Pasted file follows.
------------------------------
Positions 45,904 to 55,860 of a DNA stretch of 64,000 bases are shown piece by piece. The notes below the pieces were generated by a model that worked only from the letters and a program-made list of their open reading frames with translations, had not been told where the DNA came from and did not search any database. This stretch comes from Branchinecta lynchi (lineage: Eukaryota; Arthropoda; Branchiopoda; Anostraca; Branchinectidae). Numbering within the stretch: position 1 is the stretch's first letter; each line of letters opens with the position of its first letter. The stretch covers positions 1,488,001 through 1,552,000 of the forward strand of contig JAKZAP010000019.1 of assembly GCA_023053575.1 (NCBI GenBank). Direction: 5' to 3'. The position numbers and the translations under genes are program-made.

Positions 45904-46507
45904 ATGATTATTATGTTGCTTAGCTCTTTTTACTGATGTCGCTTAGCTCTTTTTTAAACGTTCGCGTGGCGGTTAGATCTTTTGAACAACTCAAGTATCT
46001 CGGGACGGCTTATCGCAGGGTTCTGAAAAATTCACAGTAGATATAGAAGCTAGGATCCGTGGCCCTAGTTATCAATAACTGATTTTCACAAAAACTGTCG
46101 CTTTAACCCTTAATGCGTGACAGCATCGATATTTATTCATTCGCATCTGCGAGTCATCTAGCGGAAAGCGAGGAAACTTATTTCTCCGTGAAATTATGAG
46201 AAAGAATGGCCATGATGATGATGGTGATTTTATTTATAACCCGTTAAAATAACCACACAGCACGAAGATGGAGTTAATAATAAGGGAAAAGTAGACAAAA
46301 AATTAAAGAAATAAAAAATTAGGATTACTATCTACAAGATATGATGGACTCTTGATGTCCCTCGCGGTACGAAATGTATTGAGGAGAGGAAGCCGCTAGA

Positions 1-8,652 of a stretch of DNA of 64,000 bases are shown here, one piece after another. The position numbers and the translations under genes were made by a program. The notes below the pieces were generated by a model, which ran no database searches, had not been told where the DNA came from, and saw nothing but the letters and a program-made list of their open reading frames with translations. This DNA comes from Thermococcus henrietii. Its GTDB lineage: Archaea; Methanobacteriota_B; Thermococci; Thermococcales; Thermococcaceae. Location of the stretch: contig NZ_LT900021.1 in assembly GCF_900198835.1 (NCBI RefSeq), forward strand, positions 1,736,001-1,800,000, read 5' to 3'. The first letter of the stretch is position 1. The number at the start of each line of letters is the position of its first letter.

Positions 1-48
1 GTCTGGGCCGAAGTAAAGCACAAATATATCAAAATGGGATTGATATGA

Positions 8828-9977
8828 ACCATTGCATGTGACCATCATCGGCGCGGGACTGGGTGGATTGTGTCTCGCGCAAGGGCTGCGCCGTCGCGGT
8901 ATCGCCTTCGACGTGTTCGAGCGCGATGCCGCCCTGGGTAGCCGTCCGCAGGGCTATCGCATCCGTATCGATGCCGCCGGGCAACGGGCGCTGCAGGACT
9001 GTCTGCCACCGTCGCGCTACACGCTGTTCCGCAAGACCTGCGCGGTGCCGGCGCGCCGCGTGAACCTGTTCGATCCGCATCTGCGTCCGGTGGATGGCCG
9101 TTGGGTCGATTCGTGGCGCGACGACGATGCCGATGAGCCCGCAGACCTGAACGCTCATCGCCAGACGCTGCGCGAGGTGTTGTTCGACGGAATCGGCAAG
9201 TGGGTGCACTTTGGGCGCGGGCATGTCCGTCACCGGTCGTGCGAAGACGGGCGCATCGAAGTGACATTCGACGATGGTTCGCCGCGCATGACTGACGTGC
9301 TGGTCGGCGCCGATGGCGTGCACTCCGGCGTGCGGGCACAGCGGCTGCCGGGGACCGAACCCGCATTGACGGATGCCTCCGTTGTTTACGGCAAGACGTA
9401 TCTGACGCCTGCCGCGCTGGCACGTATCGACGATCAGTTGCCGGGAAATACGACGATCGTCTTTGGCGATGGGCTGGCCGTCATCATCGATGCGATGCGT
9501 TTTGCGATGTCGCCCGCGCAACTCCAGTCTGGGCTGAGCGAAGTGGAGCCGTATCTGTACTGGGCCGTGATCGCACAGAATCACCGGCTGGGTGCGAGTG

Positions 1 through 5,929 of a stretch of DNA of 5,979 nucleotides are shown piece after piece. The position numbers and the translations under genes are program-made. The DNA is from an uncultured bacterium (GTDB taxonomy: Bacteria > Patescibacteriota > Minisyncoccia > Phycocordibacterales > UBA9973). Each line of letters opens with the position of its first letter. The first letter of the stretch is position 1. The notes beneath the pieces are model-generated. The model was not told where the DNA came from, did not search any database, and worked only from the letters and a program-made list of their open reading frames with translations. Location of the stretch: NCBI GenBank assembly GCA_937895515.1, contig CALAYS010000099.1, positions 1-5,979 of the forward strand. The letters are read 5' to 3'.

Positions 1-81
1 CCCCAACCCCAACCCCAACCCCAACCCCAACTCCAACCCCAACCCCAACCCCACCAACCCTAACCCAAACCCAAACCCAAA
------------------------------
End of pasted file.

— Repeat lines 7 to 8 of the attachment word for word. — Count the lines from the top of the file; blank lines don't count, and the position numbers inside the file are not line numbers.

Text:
46301 AATTAAAGAAATAAAAAATTAGGATTACTATCTACAAGATATGATGGACTCTTGATGTCCCTCGCGGTACGAAATGTATTGAGGAGAGGAAGCCGCTAGA

Positions 1-8,652 of a stretch of DNA of 64,000 bases are shown here, one piece after another. The position numbers and the translations under genes were made by a program. The notes below the pieces were generated by a model, which ran no database searches, had not been told where the DNA came from, and saw nothing but the letters and a program-made list of their open reading frames with translations. This DNA comes from Thermococcus henrietii. Its GTDB lineage: Archaea; Methanobacteriota_B; Thermococci; Thermococcales; Thermococcaceae. Location of the stretch: contig NZ_LT900021.1 in assembly GCF_900198835.1 (NCBI RefSeq), forward strand, positions 1,736,001-1,800,000, read 5' to 3'. The first letter of the stretch is position 1. The number at the start of each line of letters is the position of its first letter.